The Thing About Story Children

I think about my stories as my children. Sometimes I use the term to mean the entire story. And before the story is written, I think of the individual characters as my children, too. I will sit down at my desk to work, and my characters will start talking to me all at once. They aren’t from the same stories, either. On the days when I’m already having trouble concentrating, those insistent thoughts and ideas will block me. I know which story I was planning to work on, but there’s a niggling feeling I’m going to miss something important if I don’t listen. And I don’t want to neglect these ideas and personalities in my head. So, who do I listen to?

I have one story-child who is very troubled, and I haven’t figured her out yet. When I visit with her, she craves the attention, even while she refuses to tell me what she’s really looking for. Her world is super alluring to me, but it’s also a black hole of research and details that swallow me up for hours. I finally come up for air with less than a thousand words to show for it.  Another story-child is part of a plot that’s more like a ball of knotted yarn. The protagonist knows exactly what she wants, and I’ve tried to work out the kinks of the story arc so many times I’m cross-eyed. The more I concentrate on it, the more it tangles. I will step back and tell her that her story isn’t ready to be unwound yet, but it drives me absolutely mad. I so want to be done with the story, and there are times I’ve contemplated burning it. A third story-child just wants to be read. I’m in love with each of its characters, but the story ending just needs something. I don’t know what that something is, but I tend to ignore that story the most. It’s like I’m telling that child, “You’re the most put-together of all my story-children, so I’m going to neglect you because you don’t need me as much as the others do.” What? What kind of reasoning is that?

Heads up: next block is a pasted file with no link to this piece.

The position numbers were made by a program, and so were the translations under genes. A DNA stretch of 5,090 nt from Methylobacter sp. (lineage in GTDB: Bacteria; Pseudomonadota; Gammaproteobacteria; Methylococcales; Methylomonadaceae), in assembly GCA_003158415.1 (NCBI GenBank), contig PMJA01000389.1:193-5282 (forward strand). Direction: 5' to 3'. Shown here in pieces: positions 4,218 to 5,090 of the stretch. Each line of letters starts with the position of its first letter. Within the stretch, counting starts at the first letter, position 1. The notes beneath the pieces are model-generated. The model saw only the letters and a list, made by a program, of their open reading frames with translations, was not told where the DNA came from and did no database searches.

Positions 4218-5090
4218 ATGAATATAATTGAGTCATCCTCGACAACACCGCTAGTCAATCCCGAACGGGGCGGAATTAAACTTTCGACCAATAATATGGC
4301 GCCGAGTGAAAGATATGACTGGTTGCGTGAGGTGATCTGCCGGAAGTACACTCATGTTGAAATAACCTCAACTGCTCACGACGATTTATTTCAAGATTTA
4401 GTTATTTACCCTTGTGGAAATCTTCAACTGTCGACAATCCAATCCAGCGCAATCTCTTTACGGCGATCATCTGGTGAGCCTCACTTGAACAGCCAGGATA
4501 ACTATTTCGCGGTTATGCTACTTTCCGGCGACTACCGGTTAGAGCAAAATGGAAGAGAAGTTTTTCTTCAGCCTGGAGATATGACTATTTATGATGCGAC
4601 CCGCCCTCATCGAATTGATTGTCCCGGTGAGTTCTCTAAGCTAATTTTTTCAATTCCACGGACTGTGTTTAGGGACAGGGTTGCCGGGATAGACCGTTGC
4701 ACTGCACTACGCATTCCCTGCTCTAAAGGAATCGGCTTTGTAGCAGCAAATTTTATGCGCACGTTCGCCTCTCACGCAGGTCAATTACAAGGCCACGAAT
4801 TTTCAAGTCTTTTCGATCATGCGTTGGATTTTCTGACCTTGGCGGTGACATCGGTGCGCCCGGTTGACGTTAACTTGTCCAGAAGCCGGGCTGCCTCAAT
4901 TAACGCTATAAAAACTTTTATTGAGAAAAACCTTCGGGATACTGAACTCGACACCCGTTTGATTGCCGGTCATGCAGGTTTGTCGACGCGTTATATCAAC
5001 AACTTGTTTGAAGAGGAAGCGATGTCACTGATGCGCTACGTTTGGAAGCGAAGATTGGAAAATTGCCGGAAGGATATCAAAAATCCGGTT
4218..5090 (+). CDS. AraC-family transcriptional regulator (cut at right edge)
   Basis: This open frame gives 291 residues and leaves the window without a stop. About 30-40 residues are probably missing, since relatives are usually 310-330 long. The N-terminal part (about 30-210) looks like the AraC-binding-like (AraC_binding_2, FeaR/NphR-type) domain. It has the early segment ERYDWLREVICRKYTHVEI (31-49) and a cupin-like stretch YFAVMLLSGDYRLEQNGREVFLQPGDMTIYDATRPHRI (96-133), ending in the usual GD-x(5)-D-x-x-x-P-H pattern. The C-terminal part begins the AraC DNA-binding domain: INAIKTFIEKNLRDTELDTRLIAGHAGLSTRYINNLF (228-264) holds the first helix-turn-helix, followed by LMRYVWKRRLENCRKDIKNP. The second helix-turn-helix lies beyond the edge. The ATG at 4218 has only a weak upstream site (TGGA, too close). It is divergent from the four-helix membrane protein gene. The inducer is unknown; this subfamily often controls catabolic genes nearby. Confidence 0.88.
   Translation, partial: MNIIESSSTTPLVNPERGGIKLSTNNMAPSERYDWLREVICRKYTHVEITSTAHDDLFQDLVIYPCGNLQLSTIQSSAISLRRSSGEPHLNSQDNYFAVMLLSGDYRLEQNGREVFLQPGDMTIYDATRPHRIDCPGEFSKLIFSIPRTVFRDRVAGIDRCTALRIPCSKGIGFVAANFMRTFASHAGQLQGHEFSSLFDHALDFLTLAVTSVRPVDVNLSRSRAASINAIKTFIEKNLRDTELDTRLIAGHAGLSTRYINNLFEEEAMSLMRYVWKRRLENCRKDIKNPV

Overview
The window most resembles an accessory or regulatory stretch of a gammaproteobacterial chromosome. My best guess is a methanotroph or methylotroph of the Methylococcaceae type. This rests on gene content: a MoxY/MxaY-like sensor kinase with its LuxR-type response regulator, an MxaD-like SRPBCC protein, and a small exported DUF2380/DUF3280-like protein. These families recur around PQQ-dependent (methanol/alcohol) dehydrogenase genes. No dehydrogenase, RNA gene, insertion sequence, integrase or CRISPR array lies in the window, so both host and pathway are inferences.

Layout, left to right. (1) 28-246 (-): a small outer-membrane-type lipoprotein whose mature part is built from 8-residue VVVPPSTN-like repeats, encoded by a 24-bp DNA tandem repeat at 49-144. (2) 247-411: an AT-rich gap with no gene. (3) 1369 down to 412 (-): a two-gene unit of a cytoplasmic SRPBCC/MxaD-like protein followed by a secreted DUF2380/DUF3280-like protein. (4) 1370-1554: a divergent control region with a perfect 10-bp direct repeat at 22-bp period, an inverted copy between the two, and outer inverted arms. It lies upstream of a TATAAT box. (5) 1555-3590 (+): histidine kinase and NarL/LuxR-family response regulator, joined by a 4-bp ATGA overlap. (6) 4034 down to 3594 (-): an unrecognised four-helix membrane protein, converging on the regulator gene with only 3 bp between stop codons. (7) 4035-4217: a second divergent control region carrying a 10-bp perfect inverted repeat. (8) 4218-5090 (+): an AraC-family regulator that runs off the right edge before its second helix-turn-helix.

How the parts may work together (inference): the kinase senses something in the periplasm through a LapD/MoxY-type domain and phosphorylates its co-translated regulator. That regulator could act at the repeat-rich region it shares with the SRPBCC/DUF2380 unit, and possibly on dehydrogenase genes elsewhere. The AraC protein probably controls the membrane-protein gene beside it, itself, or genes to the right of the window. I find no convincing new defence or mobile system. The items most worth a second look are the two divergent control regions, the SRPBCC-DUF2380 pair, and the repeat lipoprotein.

I think it’s ridiculous that I go around with a burden of guilt for not finishing my unfinished stories. Yet, that’s what I feel. It’s like I’ve promised these imaginary people something grand. I really believe my promise when I make it; but as the journey with my characters progresses, I lose confidence.

Years ago, I was part of a discussion where someone theorized that writers’ half-finished novels become a shadow of their own lives, and that finding the answers in your life journey frees up your subconscious to find the resolutions in your story. I wish I’d never been exposed to that theory. Before I heard that, I worked from the opposite premise—that when things were too much for me, I wrote about a scenario and a conflict I could resolve. It was both therapeutic and productive. It gave me a way to think calmly while I waited on reality to make sense to me again. That’s how I coped. Now, my stories take to haunting me. They tug on my shirt sleeve and look at me imploringly. What’s a writer to do?

Author: Rilla Z

I'm a scribbler. I'm genuine. My topics of interest are: this world, the worlds inside my head, and the world to come. Oh, and cups of tea. Yes, I write about my cups of tea.

3 thoughts on “The Thing About Story Children”

  1. Have you ever heard of Anne Bradstreet? She wrote a funny little poem called “The Author to Her Book,” which this post reminds me of.

    Liked by 1 person

    1. I just finished reading the poem. I remember reading about Bradstreet, but don’t remember what I’ve read of hers (probably “Contemplations”). It was probably read in passing, like from a literary anthology.

      I am strongly influenced by Lucy Maud Montgomery’s work. Her heroine, Anne Shirley, reacts to her story winning a baking powder company’s competition by comparing her feelings to a mother finding her child tattooed over with a baking powder advertisement. I wonder if Montgomery was influenced by Bradstreet’s sentiments. 🙂 There’s no new thing under the sun, as Solomon says.

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